Luther Allison Luther’s Blues

Front Cover copy

Luther Allison, Luther’s Blues, 1974, Motown

I believe this is another that I got from the radio station, and one that I remember listening to quite a bit back in the day. There’s something to be said about having a short stack of records and limiting your listening to just those records. You get to know and love those records. Of course there’s also something to be said for having easy access to almost every piece of music ever recorded just about any time you want to hear it. It’s the old depth vs. breadth tension. And like most of us, I don’t plan on going back to only a short stack of music. I think that’s why we enjoy the “What would you take to a deserted island?” game. We played it in the car just the other day. What records, books, television series, movies, restaurant’s menu? It’s fun to toy with the idea of going deep because we know we don’t have to.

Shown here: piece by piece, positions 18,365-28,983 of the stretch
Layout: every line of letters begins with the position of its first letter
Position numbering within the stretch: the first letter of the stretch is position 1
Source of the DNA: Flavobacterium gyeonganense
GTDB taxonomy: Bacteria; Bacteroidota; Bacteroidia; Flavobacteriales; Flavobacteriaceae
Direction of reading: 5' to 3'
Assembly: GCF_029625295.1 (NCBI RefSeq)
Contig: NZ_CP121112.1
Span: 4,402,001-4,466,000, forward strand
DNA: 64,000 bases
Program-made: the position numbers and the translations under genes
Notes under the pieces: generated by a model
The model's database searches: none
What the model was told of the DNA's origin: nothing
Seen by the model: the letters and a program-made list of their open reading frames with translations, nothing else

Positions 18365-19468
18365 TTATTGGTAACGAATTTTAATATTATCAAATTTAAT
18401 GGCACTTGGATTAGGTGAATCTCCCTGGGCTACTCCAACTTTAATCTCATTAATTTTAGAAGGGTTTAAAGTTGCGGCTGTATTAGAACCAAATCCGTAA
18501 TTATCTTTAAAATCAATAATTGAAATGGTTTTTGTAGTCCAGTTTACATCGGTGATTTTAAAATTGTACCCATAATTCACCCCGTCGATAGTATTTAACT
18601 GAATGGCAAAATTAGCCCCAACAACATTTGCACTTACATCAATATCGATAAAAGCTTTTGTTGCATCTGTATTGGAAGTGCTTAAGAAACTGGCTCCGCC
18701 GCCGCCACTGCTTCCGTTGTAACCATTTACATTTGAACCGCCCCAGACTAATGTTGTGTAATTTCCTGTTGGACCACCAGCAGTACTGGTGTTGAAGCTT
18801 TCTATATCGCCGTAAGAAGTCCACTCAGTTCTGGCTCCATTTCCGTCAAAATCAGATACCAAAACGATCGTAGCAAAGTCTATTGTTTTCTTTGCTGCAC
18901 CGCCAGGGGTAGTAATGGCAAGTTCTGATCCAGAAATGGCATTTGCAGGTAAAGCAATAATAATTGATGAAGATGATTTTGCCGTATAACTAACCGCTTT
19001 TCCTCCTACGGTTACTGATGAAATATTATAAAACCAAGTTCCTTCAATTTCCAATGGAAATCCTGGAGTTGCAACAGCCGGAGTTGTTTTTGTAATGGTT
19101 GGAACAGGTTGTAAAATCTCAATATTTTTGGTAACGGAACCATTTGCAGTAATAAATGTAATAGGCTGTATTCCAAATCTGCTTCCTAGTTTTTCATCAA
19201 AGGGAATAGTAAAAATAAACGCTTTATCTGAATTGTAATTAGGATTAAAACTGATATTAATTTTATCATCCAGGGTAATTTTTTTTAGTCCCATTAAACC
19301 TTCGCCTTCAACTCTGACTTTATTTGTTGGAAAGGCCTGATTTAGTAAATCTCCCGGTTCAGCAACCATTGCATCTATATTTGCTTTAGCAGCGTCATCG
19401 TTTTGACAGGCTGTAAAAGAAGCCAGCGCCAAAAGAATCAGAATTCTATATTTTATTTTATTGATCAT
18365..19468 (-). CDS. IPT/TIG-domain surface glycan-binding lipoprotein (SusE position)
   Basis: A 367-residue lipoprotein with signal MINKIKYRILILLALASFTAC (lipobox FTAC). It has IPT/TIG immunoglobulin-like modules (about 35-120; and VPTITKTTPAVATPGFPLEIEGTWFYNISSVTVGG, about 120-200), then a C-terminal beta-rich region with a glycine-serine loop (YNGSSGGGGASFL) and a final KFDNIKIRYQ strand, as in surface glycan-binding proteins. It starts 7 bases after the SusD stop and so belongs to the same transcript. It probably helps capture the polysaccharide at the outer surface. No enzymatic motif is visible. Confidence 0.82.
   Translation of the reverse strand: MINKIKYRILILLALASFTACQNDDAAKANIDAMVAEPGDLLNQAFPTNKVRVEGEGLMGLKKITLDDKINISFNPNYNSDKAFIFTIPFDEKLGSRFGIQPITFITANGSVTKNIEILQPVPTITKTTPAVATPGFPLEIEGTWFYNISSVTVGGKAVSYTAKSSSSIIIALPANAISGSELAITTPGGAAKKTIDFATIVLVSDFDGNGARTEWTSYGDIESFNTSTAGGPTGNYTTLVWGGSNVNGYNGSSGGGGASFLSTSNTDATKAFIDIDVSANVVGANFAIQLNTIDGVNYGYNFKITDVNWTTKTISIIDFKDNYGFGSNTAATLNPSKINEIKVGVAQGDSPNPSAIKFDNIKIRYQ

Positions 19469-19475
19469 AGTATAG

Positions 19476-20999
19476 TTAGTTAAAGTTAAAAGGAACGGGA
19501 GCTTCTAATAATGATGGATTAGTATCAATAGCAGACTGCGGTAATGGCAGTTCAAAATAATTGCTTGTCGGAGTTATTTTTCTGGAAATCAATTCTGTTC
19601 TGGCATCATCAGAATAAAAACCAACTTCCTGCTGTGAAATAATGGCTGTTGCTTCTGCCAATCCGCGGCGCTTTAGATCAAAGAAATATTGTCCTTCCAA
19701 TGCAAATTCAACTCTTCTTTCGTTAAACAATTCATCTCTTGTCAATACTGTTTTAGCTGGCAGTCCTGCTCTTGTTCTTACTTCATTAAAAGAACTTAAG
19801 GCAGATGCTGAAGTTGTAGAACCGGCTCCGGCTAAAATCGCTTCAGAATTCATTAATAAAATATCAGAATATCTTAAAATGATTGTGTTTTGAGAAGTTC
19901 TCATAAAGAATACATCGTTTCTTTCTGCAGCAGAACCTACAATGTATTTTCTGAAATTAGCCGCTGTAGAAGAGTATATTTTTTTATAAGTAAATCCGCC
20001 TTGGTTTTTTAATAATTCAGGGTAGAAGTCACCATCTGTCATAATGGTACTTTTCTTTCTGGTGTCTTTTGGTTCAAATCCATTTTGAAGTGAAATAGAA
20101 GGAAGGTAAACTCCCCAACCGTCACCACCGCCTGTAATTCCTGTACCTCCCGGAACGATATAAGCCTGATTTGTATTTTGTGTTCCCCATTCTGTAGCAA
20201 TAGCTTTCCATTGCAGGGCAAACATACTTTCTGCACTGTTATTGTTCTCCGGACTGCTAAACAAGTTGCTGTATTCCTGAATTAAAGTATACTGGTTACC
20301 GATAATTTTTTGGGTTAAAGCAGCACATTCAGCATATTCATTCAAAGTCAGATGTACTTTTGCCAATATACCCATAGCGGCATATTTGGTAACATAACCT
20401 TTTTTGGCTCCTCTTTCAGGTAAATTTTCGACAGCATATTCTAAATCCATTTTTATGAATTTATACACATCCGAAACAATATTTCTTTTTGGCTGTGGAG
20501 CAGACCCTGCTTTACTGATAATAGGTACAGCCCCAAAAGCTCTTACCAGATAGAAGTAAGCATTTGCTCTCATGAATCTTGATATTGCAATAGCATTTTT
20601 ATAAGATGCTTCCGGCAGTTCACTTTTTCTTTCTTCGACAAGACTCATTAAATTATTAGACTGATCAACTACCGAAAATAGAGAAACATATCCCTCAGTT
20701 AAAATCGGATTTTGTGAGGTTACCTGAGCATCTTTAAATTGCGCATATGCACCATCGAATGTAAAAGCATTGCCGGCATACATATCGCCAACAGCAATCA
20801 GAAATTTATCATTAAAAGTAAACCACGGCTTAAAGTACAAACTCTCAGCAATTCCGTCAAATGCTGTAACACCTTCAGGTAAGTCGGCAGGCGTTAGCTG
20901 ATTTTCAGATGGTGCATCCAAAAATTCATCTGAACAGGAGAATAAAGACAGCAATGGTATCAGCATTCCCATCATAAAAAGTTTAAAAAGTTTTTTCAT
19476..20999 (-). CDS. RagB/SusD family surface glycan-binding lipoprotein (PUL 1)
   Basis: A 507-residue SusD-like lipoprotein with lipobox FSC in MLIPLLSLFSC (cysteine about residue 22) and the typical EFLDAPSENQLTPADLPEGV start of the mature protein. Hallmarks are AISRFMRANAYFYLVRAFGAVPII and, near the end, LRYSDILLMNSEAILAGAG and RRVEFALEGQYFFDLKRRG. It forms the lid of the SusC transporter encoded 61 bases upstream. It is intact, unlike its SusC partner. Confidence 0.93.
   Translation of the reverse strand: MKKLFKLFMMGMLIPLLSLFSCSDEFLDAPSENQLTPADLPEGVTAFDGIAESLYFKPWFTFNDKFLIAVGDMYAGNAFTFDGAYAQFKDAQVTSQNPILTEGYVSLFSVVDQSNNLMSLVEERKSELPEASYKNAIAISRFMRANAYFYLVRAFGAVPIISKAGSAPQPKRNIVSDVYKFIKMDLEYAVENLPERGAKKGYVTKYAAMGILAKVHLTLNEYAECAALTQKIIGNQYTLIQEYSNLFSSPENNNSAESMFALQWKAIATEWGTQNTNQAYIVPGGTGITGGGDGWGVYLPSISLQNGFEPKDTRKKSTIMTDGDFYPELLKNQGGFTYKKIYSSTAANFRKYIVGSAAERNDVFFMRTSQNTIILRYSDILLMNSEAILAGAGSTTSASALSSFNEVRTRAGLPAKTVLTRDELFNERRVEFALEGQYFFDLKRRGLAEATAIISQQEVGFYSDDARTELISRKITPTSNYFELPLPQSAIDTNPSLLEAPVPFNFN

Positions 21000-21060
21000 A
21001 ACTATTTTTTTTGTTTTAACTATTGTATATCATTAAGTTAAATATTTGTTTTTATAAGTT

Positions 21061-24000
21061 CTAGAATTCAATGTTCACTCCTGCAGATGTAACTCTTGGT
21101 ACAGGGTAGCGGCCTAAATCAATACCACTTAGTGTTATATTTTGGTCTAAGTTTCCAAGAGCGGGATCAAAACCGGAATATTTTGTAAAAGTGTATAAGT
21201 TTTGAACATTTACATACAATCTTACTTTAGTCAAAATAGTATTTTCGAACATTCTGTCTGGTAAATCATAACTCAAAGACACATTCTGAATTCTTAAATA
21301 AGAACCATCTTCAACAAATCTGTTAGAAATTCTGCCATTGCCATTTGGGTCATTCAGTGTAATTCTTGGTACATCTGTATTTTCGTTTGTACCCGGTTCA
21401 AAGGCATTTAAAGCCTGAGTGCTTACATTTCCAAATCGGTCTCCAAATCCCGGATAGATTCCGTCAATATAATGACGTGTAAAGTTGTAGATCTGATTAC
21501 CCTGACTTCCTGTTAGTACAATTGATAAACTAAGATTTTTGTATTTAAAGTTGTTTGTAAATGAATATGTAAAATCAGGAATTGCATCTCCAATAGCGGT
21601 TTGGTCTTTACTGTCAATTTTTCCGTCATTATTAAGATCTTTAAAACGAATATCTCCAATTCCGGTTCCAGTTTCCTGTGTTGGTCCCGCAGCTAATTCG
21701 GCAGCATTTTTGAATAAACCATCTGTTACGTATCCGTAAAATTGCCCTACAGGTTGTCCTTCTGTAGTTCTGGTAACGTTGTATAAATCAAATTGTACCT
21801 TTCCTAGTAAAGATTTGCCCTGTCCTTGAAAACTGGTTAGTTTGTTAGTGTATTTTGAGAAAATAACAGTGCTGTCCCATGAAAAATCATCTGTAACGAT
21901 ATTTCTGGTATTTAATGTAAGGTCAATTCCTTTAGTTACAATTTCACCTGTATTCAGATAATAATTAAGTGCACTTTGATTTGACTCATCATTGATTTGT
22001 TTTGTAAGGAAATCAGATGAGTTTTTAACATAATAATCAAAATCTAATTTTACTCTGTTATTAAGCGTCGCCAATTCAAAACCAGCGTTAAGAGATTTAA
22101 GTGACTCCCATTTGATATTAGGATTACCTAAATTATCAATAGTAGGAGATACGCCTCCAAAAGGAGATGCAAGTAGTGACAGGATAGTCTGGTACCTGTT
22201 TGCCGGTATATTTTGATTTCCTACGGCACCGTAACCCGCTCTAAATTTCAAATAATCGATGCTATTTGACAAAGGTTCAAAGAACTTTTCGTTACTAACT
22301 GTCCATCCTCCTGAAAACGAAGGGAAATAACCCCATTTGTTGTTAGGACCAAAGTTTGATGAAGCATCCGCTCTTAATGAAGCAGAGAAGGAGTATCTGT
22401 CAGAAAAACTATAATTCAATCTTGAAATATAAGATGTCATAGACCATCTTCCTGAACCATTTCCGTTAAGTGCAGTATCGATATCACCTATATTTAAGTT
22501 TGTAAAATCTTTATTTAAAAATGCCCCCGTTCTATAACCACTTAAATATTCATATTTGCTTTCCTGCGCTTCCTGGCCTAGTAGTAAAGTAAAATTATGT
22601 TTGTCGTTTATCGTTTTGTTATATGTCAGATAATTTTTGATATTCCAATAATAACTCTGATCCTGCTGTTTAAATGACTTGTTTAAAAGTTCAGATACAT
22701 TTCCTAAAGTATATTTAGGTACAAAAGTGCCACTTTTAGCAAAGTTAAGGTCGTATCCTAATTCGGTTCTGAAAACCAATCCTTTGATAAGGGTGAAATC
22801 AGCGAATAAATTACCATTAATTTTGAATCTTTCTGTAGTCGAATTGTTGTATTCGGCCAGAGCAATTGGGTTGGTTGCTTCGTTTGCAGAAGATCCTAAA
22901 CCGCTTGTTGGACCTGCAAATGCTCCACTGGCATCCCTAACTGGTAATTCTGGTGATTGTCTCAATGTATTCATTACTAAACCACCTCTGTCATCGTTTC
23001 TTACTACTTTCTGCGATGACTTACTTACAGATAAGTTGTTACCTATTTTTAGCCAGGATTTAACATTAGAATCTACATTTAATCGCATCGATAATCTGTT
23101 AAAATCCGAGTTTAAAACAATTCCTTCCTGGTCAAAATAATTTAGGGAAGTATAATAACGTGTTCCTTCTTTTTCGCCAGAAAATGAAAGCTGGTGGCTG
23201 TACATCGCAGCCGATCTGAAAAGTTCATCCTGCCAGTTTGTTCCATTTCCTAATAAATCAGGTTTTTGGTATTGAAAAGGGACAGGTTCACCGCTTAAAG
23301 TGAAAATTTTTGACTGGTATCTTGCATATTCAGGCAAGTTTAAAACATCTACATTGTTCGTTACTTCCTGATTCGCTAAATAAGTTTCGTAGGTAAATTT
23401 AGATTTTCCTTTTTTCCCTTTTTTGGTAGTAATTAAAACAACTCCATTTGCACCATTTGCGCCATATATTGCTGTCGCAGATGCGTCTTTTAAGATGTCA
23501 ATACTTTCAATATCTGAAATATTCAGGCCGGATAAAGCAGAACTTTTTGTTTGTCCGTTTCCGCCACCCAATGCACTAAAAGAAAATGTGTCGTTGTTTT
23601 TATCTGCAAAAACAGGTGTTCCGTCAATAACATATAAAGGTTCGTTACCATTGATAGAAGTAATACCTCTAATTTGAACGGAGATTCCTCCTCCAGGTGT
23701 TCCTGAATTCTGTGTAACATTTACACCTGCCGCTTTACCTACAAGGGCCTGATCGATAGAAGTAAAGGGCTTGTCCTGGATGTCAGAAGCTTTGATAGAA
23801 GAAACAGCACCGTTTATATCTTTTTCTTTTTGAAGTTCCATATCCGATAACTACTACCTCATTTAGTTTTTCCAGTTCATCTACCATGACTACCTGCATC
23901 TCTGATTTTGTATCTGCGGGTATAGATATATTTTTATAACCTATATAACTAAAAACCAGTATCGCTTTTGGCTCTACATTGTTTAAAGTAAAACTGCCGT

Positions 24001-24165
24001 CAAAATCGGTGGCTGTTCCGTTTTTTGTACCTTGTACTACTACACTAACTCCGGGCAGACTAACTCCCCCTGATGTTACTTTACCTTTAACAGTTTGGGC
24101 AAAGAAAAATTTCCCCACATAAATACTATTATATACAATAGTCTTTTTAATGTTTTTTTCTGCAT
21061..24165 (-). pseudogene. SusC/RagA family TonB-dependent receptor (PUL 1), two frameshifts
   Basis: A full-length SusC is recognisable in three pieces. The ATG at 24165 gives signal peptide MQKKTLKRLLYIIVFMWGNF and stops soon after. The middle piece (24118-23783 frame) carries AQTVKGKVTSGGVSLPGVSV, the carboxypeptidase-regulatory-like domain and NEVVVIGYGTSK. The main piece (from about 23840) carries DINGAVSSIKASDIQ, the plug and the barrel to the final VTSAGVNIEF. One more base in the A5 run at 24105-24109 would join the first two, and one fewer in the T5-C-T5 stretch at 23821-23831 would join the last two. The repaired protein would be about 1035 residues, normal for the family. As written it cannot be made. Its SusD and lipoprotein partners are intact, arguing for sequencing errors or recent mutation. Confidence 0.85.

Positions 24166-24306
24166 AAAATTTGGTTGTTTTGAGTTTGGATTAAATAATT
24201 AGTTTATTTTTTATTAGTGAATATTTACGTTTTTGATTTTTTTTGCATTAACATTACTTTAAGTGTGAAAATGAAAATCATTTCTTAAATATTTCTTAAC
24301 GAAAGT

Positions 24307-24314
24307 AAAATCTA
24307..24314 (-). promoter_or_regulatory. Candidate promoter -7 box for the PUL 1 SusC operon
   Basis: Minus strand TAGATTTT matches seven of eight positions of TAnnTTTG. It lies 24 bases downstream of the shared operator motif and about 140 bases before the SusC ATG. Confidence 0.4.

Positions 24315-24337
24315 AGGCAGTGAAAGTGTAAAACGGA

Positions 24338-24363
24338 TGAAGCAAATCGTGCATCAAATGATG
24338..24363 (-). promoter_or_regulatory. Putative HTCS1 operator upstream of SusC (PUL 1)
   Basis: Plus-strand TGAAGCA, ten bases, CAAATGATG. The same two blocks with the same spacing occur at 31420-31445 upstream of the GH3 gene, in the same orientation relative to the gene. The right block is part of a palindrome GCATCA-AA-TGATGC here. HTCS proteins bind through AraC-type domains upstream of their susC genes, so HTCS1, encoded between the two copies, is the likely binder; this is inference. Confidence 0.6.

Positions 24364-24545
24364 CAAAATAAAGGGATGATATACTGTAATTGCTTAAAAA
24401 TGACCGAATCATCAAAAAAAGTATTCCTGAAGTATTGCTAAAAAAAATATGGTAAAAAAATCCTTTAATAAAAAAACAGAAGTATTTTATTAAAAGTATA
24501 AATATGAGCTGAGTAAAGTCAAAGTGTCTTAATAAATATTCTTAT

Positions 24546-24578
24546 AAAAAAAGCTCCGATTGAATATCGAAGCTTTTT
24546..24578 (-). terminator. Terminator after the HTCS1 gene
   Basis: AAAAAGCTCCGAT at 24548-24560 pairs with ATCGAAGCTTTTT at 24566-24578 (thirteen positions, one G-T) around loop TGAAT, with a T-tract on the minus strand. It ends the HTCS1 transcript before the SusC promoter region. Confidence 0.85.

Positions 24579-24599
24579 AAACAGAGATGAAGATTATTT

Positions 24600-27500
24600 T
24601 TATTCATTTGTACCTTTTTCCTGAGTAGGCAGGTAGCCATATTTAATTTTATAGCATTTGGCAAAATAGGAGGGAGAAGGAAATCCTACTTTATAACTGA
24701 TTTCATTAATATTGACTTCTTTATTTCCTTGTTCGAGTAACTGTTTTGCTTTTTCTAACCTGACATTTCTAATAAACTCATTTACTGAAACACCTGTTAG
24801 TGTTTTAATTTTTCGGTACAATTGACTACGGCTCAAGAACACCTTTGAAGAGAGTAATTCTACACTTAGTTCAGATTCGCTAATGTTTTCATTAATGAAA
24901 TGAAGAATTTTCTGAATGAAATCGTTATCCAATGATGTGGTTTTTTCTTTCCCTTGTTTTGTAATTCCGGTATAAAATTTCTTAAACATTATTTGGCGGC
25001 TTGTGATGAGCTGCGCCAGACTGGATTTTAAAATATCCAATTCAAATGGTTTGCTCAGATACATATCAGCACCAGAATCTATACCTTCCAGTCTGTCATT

Back to Luther. My research tells me that with this album, Luther’s Blues, Luther Allison was just beginning to hit his stride. I agree with one reviewer who wrote that there are hits and misses on this record. But the hits are amazing. I think my favorite is the opening track, “Luther’s Blues.” It opens in standard blues structure with what I thought was a classic riff. Upon a second listen, I don’t know if it’s a classic riff or if I’d just listened to it so often in my “depth days” that  to me that’s what the opening of a blues song ought to sound like. I’m not educated enough to describe musically what’s going on here. But it’s one of the most transcendent 50 seconds of music I’ve ever heard.

I love it when he’s having the conversation with his guitar. It totally works. For me this album works best when Allison is playing his own tunes. A couple of these are pretty funky like “Now You Got It” and “K.T.” But it’s the bluesy ones that I love. They just touch me somehow.Here’s another like that. “Let’s Have a Little Talk.” It’s a standard style blues tune, but Allison makes it his.

As of this writing, you can hear all of Luther’s Blues on Youtube. I would suggest that you take advantage of this amazing bit of fortune.  And if you can listen to the title track just once without returning to it, then, wait, you did what now, how did, how could, I don’t understand.

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